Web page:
Iraq Military - 2023


GEOGRAPHICAL NAMES  Spanish Simplified Chinese French German Russian Hindi Arabic Portuguese

Military and security forces

Ministry of Defense: Iraqi Army, Army Aviation Command, Iraqi Navy, Iraqi Air Force, Iraqi Air Defense Command, Special Forces Command, Special Security Division (Green Zone protection)

National-Level Security Forces: Iraqi Counterterrorism Service (CTS; reports to the Prime Minister), Prime Minister's Special Forces Division, Presidential Brigades

Ministry of Interior: Federal Police Forces Command, Border Guard Forces Command, Federal Intelligence and Investigations Agency, Emergency Response Division, Facilities Protection Directorate, and Provincial Police

Ministry of Oil: Energy Police Directorate

Popular Mobilization Committee (PMC): Popular Mobilization Forces (PMF), Tribal Mobilization Forces (TMF); the PMF and TMF are a collection of approximately 60 militias of widely varied sizes and political interests

the two main Kurdish political parties, the Kurdistan Democratic Party (KDP) and the Patriotic Union of Kurdistan (PUK), each maintain an independent security apparatus; the federal constitution provides the Kurdistan Regional Government the right to maintain internal security forces, but the KDP and the PUK separately controlled additional Peshmerga military units, as well as separate police forces under nominal Kurdistan Regional Government Ministry of Interior control; the constitution also allows for a centralized, separate internal security/intelligence (Asayish) service; however, the KDP and PUK also each maintain Asayish forces

Kurdistan Regional Government Ministry of Peshmerga: Regional Guard Brigades; Unit (or Division) 70 Forces and Counter Terrorism Group (CTG) of the PUK; Unit (or Division) 80 Forces and Counterterrorism Directorate (CTD) of the KDP; Kurdistan Regional Government Ministry of Interior: internal security forces include the Zeravani (KDP) and Emergency Response Forces (PUK) (2023)

Military expenditures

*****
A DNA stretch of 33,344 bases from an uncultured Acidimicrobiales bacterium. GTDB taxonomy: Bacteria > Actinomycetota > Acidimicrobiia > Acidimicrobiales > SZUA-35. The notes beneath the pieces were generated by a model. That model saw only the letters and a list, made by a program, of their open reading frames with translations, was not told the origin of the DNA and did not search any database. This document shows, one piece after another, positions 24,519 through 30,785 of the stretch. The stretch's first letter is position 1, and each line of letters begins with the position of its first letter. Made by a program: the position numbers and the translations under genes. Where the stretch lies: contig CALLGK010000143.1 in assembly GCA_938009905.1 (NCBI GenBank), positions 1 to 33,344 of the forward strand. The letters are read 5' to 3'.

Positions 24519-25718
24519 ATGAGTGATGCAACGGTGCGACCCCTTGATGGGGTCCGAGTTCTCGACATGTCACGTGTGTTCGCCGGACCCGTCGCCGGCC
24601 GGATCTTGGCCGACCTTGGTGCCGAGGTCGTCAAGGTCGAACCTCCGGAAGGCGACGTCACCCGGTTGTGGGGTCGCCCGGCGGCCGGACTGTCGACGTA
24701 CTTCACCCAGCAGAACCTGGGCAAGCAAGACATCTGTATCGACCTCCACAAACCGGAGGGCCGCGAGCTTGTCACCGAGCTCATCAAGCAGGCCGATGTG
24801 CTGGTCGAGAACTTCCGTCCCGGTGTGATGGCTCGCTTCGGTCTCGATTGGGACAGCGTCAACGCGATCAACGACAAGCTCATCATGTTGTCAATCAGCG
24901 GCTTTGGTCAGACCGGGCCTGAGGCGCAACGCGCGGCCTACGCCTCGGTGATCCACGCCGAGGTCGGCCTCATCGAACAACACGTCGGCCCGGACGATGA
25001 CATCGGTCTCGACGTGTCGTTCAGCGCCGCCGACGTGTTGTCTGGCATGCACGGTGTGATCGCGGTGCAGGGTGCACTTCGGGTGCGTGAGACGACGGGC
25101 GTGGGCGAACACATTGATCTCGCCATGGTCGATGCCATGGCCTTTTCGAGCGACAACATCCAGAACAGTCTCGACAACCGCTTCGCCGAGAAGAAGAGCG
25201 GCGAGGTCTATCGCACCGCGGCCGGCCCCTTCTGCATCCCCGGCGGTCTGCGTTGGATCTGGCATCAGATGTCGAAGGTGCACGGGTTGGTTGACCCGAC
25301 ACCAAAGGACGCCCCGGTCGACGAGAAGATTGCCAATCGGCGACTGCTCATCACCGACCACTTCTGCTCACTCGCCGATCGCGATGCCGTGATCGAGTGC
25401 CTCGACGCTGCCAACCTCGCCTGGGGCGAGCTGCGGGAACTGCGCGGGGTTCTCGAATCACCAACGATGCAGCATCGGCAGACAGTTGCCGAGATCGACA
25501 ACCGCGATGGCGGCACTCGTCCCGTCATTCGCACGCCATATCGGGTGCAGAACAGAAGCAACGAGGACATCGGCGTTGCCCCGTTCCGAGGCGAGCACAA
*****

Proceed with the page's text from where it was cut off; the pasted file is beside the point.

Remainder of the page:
3.7% of GDP (2021 est.)

4.1% of GDP (2020 est.)

3.8% of GDP (2019 est.)

4.5% of GDP (2018 est.)

6% of GDP (2017 est.)

Military and security service personnel strengths

information varies; approximately 200,000 personnel under the Ministry of Defense (190,000 Army/Aviation Command/Special Forces; 5,000 Navy; 5,000 Air/Air Defense Forces); approximately 25,000 National-Level Security Forces; Ministry of Peshmerga: approximately 150,000-plus (45-50,000 Regional Guard Brigades; 40-45,000 Unit 70 Forces; 65-70,000 Unit 80 Forces); estimated 100-160,000 Popular Mobilization Forces (2022)

Military equipment inventories and acquisitions

the Iraqi military's inventory includes a mix of equipment from a wide variety of sources, including Europe, South Africa, South Korea, Russia, and the US; in recent years, Russia and the US have been the leading suppliers of military hardware to Iraq (2023)

Military service age and obligation

18-40 years of age for voluntary military service; no conscription (2022)

note: service in the armed forces was mandatory in Iraq from 1935 up until 2003

Military - note

Iraqi security forces (ISF), including conventional air and ground forces, are primarily focused on internal security duties; they are actively conducting counterinsurgency and counterterrorism operations against the Islamic State of Iraq and ash-Sham (ISIS) terrorist group, particularly in northern and western Iraq; the Counter Terrorism Service (CTS), a highly regarded force comprised of three special forces brigades, is the ISF's principal operational unit against ISIS